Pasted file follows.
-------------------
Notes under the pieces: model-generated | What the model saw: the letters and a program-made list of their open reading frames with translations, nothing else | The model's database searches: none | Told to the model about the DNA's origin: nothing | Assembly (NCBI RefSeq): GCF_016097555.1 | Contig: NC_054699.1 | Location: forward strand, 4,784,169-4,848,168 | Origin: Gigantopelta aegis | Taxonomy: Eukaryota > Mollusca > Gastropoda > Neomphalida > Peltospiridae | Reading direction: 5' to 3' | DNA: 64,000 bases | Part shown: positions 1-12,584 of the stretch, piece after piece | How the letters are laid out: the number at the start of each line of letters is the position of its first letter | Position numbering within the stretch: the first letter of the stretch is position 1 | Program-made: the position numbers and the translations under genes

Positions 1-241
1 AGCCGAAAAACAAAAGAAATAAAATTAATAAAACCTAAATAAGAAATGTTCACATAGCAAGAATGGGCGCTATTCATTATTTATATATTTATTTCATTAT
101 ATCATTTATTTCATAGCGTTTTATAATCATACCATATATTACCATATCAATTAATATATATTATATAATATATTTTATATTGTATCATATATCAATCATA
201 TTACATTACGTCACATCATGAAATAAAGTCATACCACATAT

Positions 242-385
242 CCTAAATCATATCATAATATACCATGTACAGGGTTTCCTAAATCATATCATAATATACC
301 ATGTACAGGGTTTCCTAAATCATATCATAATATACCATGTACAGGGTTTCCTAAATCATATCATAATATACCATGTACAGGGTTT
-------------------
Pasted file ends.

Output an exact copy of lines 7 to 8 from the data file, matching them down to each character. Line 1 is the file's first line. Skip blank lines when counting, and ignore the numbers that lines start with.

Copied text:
242 CCTAAATCATATCATAATATACCATGTACAGGGTTTCCTAAATCATATCATAATATACC
301 ATGTACAGGGTTTCCTAAATCATATCATAATATACCATGTACAGGGTTTCCTAAATCATATCATAATATACCATGTACAGGGTTT